Homeostasis: A Framework for Human Physiology
7
mal range, sodium homeostasis exists. However, a person in
sodium homeostasis may suffer from other disturbances, such
as abnormally high carbon dioxide levels in the blood result-
ing from lung disease, a condition that could be fatal. Just
one nonhomeostatic variable, among the many that can be
described, can have life-threatening consequences. Typically,
though, if one system becomes dramatically out of balance,
other systems in the body become nonhomeostatic as a conse-
quence. In general, if all the major organ systems are operating
in a homeostatic manner, a person is in good health. Certain
kinds of disease, in fact, can be defi ned as the loss of homeo-
stasis in one or more systems in the body. To elaborate on our
earlier defi nition of physiology, therefore, when homeostasis is
maintained, we refer to physiology; when it is not, we refer to
pathophysiology.
General Characteristics of
Homeostatic Control Systems
The activities of cells, tissues, and organs must be regulated
and integrated with each other so that any change in the extra-
cellular fl uid initiates a reaction to correct the change. The
compensating mechanisms that mediate such responses are
performed by
homeostatic control systems.
Consider an example of the regulation of body tem-
perature. Our subject is a resting, lightly clad man in a room
having a temperature of 20°C and moderate humidity. His
internal body temperature is 37°C, and he is losing heat to
the external environment because it is at a lower tempera-
ture. However, the chemical reactions occurring within the
cells of his body are producing heat at a rate equal to the rate
of heat loss. Under these conditions, the body undergoes no
net gain or loss of heat, and the body temperature remains
constant. The system is in a
steady state,
defi ned as a system
in which a particular variable—temperature, in this case—is
not changing, but energy—in this case, heat—must be added
continuously to maintain a constant condition. Steady state
differs from
equilibrium,
in which a particular variable is
not changing but no input of energy is required to maintain
the constancy. The steady-state temperature in our example
is known as the
set point,
sometimes termed the operating
point, of the thermoregulatory system.
This example illustrates a crucial generalization about
homeostasis. Stability of an internal environmental variable is
achieved by the balancing of inputs and outputs. In the pre-
vious example, the variable (body temperature) remains con-
stant because metabolic heat production (input) equals heat
loss from the body (output).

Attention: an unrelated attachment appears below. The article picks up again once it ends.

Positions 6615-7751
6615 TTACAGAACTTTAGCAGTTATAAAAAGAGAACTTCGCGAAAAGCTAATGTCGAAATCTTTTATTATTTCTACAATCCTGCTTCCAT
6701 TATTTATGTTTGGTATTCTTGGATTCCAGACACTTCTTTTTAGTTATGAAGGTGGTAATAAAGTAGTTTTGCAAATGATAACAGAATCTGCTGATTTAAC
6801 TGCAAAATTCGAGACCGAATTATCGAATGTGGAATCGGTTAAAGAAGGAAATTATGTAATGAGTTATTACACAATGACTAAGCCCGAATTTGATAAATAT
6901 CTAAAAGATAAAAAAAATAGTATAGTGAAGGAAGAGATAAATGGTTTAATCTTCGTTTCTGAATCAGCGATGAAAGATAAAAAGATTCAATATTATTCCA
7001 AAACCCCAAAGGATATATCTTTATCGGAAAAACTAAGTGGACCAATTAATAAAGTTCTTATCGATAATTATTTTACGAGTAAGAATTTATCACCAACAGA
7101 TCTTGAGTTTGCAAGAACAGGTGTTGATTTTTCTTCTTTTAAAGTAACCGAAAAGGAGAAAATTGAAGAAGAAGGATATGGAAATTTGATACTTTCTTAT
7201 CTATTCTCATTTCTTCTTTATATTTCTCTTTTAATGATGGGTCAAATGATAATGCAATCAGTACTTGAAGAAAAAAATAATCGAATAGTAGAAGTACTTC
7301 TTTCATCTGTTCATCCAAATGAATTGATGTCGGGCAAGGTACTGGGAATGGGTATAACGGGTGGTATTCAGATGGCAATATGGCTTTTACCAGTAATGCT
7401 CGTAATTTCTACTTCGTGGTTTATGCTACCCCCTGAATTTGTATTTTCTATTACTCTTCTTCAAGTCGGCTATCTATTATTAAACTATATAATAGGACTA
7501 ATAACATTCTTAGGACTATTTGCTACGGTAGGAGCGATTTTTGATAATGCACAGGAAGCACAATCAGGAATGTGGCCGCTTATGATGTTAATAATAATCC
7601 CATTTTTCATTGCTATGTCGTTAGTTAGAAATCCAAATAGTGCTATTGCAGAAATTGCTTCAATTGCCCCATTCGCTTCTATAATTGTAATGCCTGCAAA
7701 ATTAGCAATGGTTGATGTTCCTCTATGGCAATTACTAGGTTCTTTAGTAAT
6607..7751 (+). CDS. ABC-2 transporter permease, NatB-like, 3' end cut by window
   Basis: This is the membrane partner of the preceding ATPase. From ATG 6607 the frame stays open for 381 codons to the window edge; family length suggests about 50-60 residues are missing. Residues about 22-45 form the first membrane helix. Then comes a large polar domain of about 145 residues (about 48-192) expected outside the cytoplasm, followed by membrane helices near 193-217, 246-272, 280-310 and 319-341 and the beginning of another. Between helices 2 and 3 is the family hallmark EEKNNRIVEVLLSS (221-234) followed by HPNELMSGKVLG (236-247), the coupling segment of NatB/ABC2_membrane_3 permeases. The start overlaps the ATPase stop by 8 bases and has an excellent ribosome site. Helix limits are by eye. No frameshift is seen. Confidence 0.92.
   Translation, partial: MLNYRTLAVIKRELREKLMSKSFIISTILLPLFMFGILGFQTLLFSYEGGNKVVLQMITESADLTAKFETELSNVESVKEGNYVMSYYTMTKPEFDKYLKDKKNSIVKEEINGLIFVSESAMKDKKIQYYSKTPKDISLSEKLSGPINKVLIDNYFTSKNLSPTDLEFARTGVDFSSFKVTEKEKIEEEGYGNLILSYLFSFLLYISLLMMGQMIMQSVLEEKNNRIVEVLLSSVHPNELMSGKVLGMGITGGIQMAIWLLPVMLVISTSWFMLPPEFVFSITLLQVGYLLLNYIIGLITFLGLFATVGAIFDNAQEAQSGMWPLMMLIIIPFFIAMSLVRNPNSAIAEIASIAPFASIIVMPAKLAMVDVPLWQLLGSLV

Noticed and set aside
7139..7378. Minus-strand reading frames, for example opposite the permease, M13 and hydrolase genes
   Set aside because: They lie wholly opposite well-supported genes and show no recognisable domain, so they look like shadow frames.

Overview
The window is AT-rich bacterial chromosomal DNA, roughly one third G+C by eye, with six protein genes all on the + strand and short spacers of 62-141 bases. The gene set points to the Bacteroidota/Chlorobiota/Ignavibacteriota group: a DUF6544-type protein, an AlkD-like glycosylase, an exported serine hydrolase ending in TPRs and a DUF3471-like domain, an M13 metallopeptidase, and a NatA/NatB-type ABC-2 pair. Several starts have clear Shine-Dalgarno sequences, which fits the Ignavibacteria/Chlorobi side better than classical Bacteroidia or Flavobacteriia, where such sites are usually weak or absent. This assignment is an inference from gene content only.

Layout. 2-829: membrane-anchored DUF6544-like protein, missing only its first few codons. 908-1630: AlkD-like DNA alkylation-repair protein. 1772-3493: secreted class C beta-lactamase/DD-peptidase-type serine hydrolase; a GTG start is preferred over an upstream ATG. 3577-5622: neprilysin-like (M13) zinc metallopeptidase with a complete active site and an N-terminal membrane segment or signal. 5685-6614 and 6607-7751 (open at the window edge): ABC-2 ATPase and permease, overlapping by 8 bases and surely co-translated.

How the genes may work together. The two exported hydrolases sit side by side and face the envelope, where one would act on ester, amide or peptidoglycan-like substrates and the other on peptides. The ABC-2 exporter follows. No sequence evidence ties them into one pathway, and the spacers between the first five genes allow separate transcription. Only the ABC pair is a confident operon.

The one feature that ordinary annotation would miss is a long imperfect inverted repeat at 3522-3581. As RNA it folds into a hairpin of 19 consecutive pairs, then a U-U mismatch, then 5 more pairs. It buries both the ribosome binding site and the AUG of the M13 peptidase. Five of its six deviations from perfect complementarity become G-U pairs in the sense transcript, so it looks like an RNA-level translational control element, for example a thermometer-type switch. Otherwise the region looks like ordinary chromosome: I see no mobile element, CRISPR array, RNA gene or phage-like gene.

Now imagine that we lower the temperature of the
room rapidly, say to 5°C, and keep it there. This immedi-
ately increases the loss of heat from our subject’s warm skin,
upsetting the balance between heat gain and loss. The body
temperature therefore starts to fall. Very rapidly, however,
a variety of homeostatic responses occur to limit the fall.
Figure 1–4
summarizes these responses.
The reader is urged
to study Figure 1–4
and its legend carefully because the fi gure
is typical of those used throughout the remainder of the book to
illustrate homeostatic systems, and the legend emphasizes sev-
eral conventions common to such fi
gures.
The fi rst homeostatic response is that blood vessels to the
skin become constricted (narrowed), reducing the amount of
warm blood fl owing through the skin. This reduces heat loss
to the environment and helps maintain body temperature. At
a room temperature of 5°C, however, blood vessel constriction
cannot completely eliminate the extra heat loss from the skin.
Like the person shown in the chapter opening photo,
O
ur sub-
ject curls up in order to reduce the surface area of the skin avail-
able for heat loss. This helps somewhat, but excessive heat loss
still continues, and body temperature keeps falling, although at
a slower rate. Clearly, then, if excessive heat loss (output) cannot
be prevented, the only way of restoring the balance between
heat input and output is to increase input, and this is precisely
what occurs. Our subject begins to shiver, and the chemical
reactions responsible for the skeletal muscular contractions
that constitute shivering produce large quantities of heat.
Return of body temperature toward original value
Heat loss from body
Heat production
Constriction of skin
blood vessels
Shivering
Curling up
(Body’s responses)
Body temperature
Heat loss from body
Room temperature
Begin
Figure 1–4
A homeostatic control system maintains body temperature when
room temperature decreases. This fl ow diagram is typical of those
used throughout this book to illustrate homeostatic systems, and
several conventions should be noted. The “Begin” sign indicates
where to start. The arrows next to each term within the boxes
denote increases or decreases. The arrows connecting any two boxes
in the fi gure denote cause and effect; that is, an arrow can be read as
“causes” or “leads to.” (For example, decreased room temperature
“leads to” increased heat loss from the body.) In general, you
should add the words “tends to” in thinking about these cause-
and-effect relationships. For example, decreased room temperature
tends to cause an increase in heat loss from the body, and curling
up tends to cause a decrease in heat loss from the body. Qualifying
the relationship in this way is necessary because variables like heat
production and heat loss are under the infl uence of many factors,
some of which oppose each other.
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